?What we tend to get caught up in is reteaching instead of extending,? Wahls explained. ?We want to make sure we are reaching the kids who are also achieving well and know the content to extend that knowledge.?
Allison Lair, Curriculum Director for the New London Community School District, said that what the district is focusing on at the middle and high school level is application. They are asking students to apply their knowledge, learn within the community and extend themselves that way.
?We don?t want them to just regurgitate and memorize,? Wahls said. ?We want it to be meaningful and purposeful and for them three years from now to remember that and continue to reapply it.?
That?s why while Wahls thinks the report cards are important evaluations, he said there is a lot more to learning than proficiency. The district is working on continuing to close the gap in all areas. One example of this is a college and career fair they are holding to help students excel in career readiness.
Lair said the district has invited people from the community in different careers such as trade, manufacturing or professional careers to talk to students. She hopes this practice will inspire the students to leave New London High School with a specific career path in mind and a vision of how they will achieve it.
?It?s not a result of any specific set of data, just knowledge and something we have been talking about with our staff and board that we want our students to leave with a plan,? Lair said.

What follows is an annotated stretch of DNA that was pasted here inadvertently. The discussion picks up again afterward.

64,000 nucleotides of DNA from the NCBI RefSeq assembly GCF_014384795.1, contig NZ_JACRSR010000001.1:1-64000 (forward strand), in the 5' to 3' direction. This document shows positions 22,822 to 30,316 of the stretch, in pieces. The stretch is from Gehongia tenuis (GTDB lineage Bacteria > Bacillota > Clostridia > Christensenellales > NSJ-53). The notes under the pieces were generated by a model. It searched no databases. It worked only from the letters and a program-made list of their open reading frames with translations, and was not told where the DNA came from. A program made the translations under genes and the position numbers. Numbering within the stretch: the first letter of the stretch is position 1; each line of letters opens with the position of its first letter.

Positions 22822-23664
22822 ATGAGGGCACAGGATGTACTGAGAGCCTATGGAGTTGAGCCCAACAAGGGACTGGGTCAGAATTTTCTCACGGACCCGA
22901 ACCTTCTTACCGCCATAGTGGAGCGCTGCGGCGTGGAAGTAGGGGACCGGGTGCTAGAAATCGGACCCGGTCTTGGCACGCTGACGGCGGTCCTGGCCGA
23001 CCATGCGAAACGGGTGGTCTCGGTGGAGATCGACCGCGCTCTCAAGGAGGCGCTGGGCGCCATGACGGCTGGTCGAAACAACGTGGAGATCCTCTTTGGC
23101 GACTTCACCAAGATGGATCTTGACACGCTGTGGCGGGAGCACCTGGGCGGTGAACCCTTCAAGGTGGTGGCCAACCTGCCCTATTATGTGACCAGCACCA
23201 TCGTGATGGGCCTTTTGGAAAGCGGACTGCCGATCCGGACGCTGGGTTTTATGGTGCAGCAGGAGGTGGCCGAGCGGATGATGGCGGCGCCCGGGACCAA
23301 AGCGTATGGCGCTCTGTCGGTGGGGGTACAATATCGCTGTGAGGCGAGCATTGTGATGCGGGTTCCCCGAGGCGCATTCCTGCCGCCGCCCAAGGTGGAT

Across the state of Iowa, only 2 percent of schools were rated Exceptional; 11 percent are High-Performing; 28 percent Commendable; 37 percent Acceptable; 17 percent Need Improvement; and 5 percent are listed as Priority.
Following are the composite, proficiency, and college and career-ready growth scores of area schools.
Harlan Elementary ? Needs Improvement ? composite, 60.5; proficiency, 76.4; college and career-ready growth, 36.4.
Lincoln Elementary ? Needs Improvement ? composite, 60.7; proficiency, 86.2; college and career-ready growth, 44.9.
High school ? Commendable ? composite, 67.2; proficiency, 86.5; college and career-ready growth, 27.5.
Middle school ? Needs Improvement ? composite, 54.7; proficiency, 72.1; college and career-ready growth, 40.5.
Salem Elementary ? Acceptable ? composite, 64.6; proficiency, 83.2; college and career-ready growth, 50.
Van Allen Elementary ? Needs Improvement ? composite, 55.2; proficiency, 59.8; college and career-ready growth, 38.5.
Wisdom Quest ? unable to score.
Clark Elementary ? Commendable ? composite, 68; proficiency, 81.5; college and career-ready growth, 61.8.
Junior/senior high school ? Acceptable ? composite, 60.7; proficiency, 78.9; college and career-ready growth 35.6.
Elementary school ? Acceptable ? composite, 61.8; proficiency 75.8; college and career-ready growth, 49.4.
High school ? Acceptable ? composite, 64.6; proficiency, 81.4; college and career-ready growth, 41.9.
W-MU Elementary ? Acceptable ? composite, 65.2; proficiency, 75.2; college and career-ready growth, 54.9.
Junior/senior high school ? Commendable ? composite, 67.3; proficiency, 80.5; college and career-ready growth, 40.8.
Note that the school report card, while an important measure of education, still is just one measure. As each school district reviews their report and analyzes how they can improve, they all are doing the best they can to help students succeed.
?We are certainly proud of the work we?re doing here, and will continue to work hard in improving,? Maeder said.
The Iowa School Report Card is available at www.educateiowa.gov/schoolreportcard.